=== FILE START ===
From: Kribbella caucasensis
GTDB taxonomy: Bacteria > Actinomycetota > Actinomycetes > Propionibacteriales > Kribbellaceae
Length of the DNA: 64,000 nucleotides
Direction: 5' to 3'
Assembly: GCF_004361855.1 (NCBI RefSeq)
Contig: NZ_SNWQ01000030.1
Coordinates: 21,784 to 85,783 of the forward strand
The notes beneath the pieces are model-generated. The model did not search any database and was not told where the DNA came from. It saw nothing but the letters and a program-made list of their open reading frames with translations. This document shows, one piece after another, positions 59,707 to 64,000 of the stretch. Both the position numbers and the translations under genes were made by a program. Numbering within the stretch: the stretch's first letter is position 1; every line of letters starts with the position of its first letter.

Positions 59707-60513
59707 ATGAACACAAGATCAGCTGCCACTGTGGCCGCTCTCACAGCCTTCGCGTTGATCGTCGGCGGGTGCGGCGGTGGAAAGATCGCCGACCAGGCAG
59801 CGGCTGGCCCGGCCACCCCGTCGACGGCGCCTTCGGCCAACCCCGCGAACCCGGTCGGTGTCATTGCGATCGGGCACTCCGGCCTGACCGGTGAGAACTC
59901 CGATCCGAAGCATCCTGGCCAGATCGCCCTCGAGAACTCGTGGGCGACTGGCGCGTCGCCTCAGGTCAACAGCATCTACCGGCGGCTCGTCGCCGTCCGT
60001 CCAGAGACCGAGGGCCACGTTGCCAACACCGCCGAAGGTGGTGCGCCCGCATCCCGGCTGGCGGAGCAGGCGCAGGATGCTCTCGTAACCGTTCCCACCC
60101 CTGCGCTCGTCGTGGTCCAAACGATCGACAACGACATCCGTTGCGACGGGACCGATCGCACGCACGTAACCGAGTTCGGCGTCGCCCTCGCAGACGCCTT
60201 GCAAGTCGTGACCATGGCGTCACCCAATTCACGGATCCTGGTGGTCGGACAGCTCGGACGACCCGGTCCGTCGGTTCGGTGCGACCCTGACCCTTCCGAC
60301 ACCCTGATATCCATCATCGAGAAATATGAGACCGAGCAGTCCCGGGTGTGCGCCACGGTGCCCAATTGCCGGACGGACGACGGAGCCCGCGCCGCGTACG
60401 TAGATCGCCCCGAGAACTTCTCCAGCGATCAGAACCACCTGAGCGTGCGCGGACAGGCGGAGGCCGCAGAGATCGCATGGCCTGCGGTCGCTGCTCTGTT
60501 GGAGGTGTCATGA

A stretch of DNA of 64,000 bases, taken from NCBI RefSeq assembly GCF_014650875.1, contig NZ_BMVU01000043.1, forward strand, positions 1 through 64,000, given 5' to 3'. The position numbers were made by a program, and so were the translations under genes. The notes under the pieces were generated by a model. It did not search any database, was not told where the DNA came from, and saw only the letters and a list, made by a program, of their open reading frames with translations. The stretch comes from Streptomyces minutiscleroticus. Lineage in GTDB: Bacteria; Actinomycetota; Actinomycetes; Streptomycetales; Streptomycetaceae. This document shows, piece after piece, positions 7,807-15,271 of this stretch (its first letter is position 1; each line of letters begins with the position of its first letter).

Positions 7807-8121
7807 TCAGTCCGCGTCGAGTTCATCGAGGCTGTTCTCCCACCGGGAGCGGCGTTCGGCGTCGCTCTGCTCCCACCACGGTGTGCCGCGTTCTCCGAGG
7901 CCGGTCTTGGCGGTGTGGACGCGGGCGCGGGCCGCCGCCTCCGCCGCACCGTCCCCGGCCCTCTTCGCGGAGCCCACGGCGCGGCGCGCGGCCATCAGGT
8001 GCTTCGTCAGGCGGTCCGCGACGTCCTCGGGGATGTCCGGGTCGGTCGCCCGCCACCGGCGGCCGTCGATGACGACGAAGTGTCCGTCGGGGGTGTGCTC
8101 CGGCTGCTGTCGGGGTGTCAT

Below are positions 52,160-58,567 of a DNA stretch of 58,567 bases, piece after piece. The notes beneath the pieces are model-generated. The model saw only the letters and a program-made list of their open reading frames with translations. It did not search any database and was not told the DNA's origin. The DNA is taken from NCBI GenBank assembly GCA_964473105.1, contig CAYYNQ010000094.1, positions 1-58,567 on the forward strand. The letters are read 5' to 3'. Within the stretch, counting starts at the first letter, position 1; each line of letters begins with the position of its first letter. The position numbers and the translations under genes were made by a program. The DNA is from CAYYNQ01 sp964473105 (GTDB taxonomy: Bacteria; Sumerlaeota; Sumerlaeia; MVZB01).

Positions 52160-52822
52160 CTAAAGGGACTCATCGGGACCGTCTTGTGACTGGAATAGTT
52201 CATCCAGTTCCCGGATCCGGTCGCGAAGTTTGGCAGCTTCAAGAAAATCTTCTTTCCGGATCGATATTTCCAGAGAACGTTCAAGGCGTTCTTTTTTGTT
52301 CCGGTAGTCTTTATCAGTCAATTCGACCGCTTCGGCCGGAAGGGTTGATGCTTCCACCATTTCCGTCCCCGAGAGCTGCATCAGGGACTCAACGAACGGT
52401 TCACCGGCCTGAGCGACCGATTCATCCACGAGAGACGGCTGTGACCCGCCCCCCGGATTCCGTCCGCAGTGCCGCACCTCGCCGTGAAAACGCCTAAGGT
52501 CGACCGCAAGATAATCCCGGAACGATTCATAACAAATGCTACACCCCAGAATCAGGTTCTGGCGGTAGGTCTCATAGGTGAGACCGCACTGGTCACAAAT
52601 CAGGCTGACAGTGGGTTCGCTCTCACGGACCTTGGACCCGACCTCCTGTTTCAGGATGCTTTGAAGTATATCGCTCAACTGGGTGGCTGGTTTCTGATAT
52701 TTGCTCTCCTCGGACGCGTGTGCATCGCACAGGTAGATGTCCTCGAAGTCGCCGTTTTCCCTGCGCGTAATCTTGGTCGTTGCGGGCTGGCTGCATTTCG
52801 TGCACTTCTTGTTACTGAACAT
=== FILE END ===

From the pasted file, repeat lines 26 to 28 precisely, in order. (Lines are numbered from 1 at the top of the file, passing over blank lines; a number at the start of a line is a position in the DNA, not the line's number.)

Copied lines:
Positions 52160-52822
52160 CTAAAGGGACTCATCGGGACCGTCTTGTGACTGGAATAGTT
52201 CATCCAGTTCCCGGATCCGGTCGCGAAGTTTGGCAGCTTCAAGAAAATCTTCTTTCCGGATCGATATTTCCAGAGAACGTTCAAGGCGTTCTTTTTTGTT